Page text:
Cage has knack for flawed characters
It’s a bit of a catch-22. I desperately want to find outthe history of the term “matchstick men” and how itcame to be synonymous with con-men, but since the release ofMatchstick Men, the movie, all of my Internet searches have come upwith nothing but sites about the movie.
Even Jeeves, that great oracle of all things cyberspace, couldnot satisfy my curiosity. Apparently, there was a boxer namedJohnny Owen who was often called “The Matchstick Man,”but I have a feeling that he’s not what I’m lookingfor.
History of the phrase aside, Matchstick Men is director RidleyScott’s first serious foray into the world of comedy.It’s somewhat difficult to believe that this is the same guywho directed movies like Blade Runner, Hannibal, and Gladiator.
Matchstick Men carries itself across the screen with alightheartedness due in no small amount to the startlingly goodperformances of Nicolas Cage and Alison Lohman, who, for a24-year-old actress, is actually very convincing as a 14year-old.
Matchstick Men tells the story of Roy (Cage), anobsessive-compulsive con artist (not a con man, a con artist).Together with his polar opposite partner Frank (Sam Rockwell), Royswindles the gullible and the greedy.
Outside of his “job,” though, Roy’s life is ashambles – he’s agoraphobic (he’s afraid to gooutside), he chain-smokes, and his refrigerator is full of nothingbut tuna fish.
When he’s not on the con, he’s scrubbing his housefrom top to bottom. This is Roy’s life.
Then, a daughter he didn’t know he had comes onto thescene. Angela (Lohman) is your typical teenage spitfire anddoesn’t fit into Roy’s immaculate way of life. But ashe grows to know his daughter and begins to introduce her into his”occupation,” Roy discovers that Angela has a lot toteach him about how to be a father and a human being.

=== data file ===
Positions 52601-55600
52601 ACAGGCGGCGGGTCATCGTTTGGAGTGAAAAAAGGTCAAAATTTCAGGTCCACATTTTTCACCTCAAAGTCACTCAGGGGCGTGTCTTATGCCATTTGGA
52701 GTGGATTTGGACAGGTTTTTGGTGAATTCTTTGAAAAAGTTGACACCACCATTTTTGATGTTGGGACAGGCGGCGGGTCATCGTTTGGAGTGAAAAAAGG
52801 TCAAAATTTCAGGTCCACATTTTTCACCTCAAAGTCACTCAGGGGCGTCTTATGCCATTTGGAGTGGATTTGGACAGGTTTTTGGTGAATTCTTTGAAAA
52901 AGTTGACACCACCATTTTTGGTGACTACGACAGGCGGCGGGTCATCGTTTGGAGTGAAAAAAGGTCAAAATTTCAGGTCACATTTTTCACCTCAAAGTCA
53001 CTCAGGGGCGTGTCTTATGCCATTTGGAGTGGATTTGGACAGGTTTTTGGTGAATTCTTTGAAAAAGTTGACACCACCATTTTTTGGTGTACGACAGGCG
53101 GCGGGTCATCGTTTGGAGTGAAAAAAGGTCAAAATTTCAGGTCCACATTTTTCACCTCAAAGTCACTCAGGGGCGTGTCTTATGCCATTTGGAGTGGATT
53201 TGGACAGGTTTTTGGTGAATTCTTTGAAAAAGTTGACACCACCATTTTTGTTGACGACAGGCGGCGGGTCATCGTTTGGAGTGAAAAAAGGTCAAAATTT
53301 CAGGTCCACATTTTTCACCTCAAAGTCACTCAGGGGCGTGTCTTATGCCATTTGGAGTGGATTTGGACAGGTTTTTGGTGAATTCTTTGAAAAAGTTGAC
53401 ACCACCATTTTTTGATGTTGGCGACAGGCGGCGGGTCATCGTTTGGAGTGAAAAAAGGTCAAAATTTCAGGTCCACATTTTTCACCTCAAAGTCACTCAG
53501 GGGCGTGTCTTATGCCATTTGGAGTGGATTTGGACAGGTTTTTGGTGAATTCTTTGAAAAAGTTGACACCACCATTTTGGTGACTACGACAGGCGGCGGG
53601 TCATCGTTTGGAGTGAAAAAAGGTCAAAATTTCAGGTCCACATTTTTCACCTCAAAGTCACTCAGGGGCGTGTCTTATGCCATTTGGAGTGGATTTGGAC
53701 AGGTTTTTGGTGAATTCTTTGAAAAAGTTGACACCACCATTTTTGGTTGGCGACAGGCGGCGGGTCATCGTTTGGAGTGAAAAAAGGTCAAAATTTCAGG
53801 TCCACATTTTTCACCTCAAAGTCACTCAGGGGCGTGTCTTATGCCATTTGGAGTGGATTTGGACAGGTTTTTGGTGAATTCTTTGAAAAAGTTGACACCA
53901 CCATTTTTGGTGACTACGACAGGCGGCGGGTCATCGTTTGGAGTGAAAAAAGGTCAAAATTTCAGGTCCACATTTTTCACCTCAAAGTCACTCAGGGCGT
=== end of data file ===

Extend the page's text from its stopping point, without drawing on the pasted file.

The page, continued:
Until 2002’s Adaptation, I wasn’t very fond ofNicolas Cage. He never felt very convincing to me when he played anaverage Joe Blow kind of guy. But as an imperfect hero, Cage trulybegins to shine.
Whether as the chronically self-conscious Charlie Kaufman inAdaptation or the compulsive Roy in Matchstick Men, Nic Cage hastruly developed a knack for portraying the characters with seriousflaws.
Cage obviously spent a lot of time working on Roy’scharacter — everything from his facial tics to the way heshouts “Pygmies!” whenever he gets upset ispainstakingly convincing.
To sum it all up, I need to ask myself “How good was thismovie?” Well, let’s just say this — the group ofobnoxious middle-schoolers who invariably end up sitting behind meat every movie I see only talked through half of the movie.
Matchstick Men is, in my estimation, one of the most solid,well-done movies in theaters right now. If you don’t believeme, you could always ask that slacker, Jeeves. Though I doubthe’ll know.